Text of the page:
Blog - Use Cases
Jul 25, 2023 | Read time 6 min

Caption Chaos | Hilarious Times Captions Got It Wrong

Captions across broadcast and digital media can often take a slight detour from what is originally meant. Let’s get a sense of how this happens.
Jacqueline PetitjeanDigital Content Executive
Maria AnastasiouSenior Event Manager

We took a look at some of the captioning fails the internet has to offer. But why do these happen, you may be asking. We are going to take you through what the more serious impact can be as well as steps you can take to avoid them. But first let's get a kick out of some of the funniest caption fails.

2 Benedicts = Double beer batch?

The halftime snacks clearly weren't sufficient

Enjoy more in our Twitter thread >

Human Errors 

Nobody is perfect and that includes human stenographers who listen to audio and type out captions in real-time. This manual process can lead to human errors, where the spoken word can be misheard or misinterpreted. In live broadcasts or events, where captions are generated in real-time, there is limited time for corrections or revisions. Stenographers may struggle to keep up with the pace of speech, leading to captioning errors. This, coupled with accents, background noise, or unclear audio, can contribute to inaccuracies in the captions.  

ASR can help, but often it isn't perfect  

Automatic speech recognition (ASR) technology converts spoken language into written text without the assistance of a human. ASR brings down overall captioning costs and enables captioning of media content at scale. ASR also significantly reduces the time it takes to caption content. While the manual aspect of captioning is removed with ASR, errors can still occur and hinder what is intended to be conveyed.  

Despite significant advancements in ASR technology, it still faces challenges. Accent and dialect variation is only one of many factors that influences speech recognition performance. ASR systems have also been shown to exhibit systematic inaccuracies or biases towards groups of speakers with varying age, gender, and other demographic factors. 

Similarly to humans, background noise, overlapping speech, or low-quality audio can also impact the performance of ASR systems.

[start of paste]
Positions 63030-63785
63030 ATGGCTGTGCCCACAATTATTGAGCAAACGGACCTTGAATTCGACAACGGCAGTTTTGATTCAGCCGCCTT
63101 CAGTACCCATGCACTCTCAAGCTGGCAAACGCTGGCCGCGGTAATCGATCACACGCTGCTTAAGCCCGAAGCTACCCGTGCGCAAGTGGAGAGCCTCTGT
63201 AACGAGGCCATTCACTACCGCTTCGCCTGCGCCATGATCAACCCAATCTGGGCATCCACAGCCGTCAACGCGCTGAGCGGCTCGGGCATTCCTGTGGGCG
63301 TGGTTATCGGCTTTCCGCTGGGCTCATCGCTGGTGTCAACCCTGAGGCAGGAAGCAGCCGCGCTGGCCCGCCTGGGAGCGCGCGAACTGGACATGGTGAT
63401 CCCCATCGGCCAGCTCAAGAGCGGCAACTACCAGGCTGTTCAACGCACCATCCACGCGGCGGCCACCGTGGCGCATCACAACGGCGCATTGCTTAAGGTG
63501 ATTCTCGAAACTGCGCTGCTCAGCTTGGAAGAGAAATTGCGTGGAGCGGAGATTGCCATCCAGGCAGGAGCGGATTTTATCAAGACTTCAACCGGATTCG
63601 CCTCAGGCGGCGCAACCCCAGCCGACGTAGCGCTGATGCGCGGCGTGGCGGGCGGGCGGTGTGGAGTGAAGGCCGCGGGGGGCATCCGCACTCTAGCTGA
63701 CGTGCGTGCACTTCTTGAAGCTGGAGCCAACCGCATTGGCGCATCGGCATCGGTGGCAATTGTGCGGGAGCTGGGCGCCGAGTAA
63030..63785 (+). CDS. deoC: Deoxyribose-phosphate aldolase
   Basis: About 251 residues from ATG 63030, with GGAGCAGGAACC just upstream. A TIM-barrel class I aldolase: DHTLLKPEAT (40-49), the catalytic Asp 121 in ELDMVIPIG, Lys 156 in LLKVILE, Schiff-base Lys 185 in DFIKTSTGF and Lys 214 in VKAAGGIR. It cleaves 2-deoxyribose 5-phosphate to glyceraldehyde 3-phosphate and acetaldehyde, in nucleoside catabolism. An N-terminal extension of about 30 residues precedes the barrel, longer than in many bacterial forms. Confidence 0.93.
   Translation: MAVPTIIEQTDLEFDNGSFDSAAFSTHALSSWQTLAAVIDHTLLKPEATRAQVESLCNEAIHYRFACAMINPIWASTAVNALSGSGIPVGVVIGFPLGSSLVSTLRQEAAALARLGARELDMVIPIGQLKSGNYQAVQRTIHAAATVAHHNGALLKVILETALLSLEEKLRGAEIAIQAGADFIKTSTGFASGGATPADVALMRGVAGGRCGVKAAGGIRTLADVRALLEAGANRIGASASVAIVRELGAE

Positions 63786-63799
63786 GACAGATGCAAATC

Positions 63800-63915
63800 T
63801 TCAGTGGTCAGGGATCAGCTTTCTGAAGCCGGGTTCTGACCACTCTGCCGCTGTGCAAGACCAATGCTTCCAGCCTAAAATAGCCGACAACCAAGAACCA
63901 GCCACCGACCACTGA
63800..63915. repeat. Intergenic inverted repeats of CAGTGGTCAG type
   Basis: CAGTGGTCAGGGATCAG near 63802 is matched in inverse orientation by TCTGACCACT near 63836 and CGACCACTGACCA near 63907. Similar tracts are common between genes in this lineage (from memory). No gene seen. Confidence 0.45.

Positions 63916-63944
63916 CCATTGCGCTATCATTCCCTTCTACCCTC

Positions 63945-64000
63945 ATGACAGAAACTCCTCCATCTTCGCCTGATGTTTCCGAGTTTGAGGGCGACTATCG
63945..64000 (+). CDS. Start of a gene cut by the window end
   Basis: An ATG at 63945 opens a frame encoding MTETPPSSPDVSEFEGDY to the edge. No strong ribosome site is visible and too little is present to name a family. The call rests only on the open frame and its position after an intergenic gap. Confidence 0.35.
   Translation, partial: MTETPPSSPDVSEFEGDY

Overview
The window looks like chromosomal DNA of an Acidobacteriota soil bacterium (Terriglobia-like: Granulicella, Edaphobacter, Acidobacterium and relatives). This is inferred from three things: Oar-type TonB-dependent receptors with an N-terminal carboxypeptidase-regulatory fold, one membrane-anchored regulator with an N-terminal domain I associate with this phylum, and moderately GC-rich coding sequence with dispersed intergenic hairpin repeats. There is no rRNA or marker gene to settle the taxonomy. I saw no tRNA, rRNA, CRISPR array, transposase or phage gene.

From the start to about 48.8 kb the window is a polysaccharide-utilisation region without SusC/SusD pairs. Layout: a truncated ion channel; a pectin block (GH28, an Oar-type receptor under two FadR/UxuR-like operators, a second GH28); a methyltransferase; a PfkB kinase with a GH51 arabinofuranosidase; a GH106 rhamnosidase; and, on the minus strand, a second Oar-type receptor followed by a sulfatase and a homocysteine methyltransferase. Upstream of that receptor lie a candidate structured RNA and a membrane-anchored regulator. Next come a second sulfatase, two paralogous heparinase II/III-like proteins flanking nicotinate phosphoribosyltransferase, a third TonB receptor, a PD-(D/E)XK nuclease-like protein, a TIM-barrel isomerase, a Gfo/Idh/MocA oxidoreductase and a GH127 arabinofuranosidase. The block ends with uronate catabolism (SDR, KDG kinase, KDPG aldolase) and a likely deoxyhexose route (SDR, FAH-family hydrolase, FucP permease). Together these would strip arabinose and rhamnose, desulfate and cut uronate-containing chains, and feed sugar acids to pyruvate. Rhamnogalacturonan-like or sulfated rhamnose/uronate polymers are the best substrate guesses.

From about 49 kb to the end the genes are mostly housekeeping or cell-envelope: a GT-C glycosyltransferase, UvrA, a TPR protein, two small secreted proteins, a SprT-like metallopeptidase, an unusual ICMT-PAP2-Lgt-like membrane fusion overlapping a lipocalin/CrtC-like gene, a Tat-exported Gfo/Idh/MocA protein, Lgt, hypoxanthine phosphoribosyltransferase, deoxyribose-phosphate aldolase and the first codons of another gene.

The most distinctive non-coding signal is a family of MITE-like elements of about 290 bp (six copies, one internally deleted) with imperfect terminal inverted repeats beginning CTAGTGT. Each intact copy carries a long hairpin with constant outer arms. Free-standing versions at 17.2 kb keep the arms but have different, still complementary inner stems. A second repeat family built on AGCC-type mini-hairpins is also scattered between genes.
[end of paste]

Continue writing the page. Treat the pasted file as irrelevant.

What are the risks when captions go rogue? 

Your brand becomes the butt of the joke! 

Today, anyone can become a viral sensation overnight – or a viral nightmare. As humorous as these blunders can be, no brand wants this to become a reality. Inaccurate captions that are poorly translated, misinterpreted, or offensive can harm a brand’s reputation and jeopardize its credibility. It is essential for brands to ensure they invest in accurate captions. 

Accessibility Failed. 

Inaccurate captions that are poorly timed or incomplete can hinder understanding and exclude those who rely on them. Around 48 million people in America experience some form of hearing loss. Captions play a crucial role in making content accessible to a wider audience, including individuals that are hearing impaired, non-native speakers, and those who prefer to listen without sound. Audiences now expect to consume captioned. A joint study from Verizon and Publicis Media found over 60% of young people watch ALL videos with captions. Failing to provide accurate captions limits the reach of content and can alienate people that require captioned content.

The Importance of Precise Captioning. 

Accessibility & Inclusion 

Language barriers and inaccurate captions hinder understanding and accessibility in live interactions and content, the same applies to inaccurate captions in content, rendering it inaccessible. Not being able to follow and understand spoken dialogue, sound effects, and other audio information in films, tv shows, and other online video content can be extremely frustrating and can lead to less engagement in content.